• I’ll reiterate this because it’s a really, really important point: if you can’t walk safely unassisted, and/or if you’re currently dependent on a professional-level custom orthotic knee support device, and/or if you have any medical condition which could make it unsafe for you to test a tight-fitting brace-type garment (such as but not limited to problems with compression or circulation), and/or you require high levels of immobilization or lateral support of the knee, and/or you cannot obtain a go-ahead from your physician to test out this kind of device, you are NOT a good candidate for this test!  Your safety is our paramount concern.
  • That being said, the final responsibility for your own safety and comfort really rests on you.  It’s up to you to decide how long, how tightly, or how often you want to use this item, and to keep an eye on yourself.  Since I can’t be there to cluck over you and examine your every move in person, you’ll have to be your own watchdog.
  • This prototype knee support device is intended to provide light to moderate support and some lateral stability with the use of hinged support bars, as well as compression above and below the patella via boned lace-up bands.  It is not meant to replace serious orthoses or provide unloading for the knee joint.  If that’s what you need, you really want a specialist to fabricate something for you.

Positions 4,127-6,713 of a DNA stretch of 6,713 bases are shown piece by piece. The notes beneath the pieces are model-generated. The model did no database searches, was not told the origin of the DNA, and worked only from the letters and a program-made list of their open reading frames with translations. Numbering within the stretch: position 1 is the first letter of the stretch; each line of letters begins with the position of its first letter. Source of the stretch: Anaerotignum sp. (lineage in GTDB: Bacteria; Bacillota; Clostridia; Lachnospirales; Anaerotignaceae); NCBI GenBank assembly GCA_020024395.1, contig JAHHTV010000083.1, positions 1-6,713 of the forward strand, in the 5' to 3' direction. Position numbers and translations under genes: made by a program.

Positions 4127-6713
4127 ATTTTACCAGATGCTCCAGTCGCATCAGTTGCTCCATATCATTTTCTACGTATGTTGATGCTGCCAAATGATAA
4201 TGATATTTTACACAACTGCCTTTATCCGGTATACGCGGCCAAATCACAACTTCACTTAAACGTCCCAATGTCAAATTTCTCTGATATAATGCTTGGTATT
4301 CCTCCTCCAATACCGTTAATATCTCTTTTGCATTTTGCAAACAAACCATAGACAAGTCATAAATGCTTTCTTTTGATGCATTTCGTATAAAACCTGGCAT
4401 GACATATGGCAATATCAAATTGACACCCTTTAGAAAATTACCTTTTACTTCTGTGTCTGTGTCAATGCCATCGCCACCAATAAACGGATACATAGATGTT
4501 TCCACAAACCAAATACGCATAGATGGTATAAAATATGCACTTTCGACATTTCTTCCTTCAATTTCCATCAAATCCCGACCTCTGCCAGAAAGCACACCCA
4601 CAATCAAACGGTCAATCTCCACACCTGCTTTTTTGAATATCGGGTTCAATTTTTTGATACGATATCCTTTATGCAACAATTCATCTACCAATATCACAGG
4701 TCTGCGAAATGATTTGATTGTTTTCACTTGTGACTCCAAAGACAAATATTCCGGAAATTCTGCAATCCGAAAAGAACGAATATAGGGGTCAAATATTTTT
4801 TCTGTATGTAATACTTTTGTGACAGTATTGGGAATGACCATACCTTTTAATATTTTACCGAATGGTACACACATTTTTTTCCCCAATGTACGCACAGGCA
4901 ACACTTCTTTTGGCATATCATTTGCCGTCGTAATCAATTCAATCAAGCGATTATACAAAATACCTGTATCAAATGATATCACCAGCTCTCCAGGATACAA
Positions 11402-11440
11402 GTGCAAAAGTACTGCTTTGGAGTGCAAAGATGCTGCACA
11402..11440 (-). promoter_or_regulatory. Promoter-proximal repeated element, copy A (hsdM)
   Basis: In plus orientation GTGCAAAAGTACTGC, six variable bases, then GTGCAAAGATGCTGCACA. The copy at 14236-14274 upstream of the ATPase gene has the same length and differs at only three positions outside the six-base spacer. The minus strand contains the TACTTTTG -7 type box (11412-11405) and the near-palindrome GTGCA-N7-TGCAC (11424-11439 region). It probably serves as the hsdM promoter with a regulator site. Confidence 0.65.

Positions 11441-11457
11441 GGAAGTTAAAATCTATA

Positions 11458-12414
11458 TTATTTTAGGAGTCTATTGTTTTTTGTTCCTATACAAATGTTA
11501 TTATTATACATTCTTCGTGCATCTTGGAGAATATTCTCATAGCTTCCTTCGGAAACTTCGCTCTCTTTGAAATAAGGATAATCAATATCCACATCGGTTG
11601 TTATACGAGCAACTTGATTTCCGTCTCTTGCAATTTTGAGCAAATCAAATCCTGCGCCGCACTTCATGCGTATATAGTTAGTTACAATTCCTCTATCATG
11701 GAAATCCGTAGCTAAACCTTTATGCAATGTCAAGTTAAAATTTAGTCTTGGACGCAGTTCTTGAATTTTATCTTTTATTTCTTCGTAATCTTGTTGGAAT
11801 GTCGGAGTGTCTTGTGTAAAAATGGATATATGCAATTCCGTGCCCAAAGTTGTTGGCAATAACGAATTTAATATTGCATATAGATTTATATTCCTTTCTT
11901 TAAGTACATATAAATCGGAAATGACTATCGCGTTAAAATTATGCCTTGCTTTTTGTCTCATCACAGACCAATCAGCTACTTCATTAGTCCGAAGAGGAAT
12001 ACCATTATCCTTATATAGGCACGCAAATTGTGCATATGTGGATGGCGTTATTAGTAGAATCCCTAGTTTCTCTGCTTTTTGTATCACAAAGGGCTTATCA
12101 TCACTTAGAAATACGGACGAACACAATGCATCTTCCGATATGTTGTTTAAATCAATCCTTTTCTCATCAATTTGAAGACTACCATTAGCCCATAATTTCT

Padding, or lack thereof

  • The side support bars *must* intersect some of the hard protrusions around your knee joint, at least on some bodies.  There is no way around this due to the disastrous anatomy of the human knee.  This is something that didn’t bother me at all, nor Felix, when we tried out the prototypes – but I can see how it might be a problem for some.
  • We decided not to use thick padded fabrics like scuba or neoprene for the under-sleeve, which is how off-the-rack braces usually provide padding for hard parts.  That’s because for most people, such fabrics are hot and non-breathable to wear, which was a major complaint many of you raised about currently available braces.
  • Instead, we’re suggesting that you use selective customizable padding only where and if you need it (not everyone will!).  Pieces of foam or gel pads work well and are easy to find – think shoulder pads or bra strap pads, or even cut-up gel soles, cut to the size and shape you prefer.  I think the lace-up bands should hold the padding securely in place during wear. 

Taking back-up measurements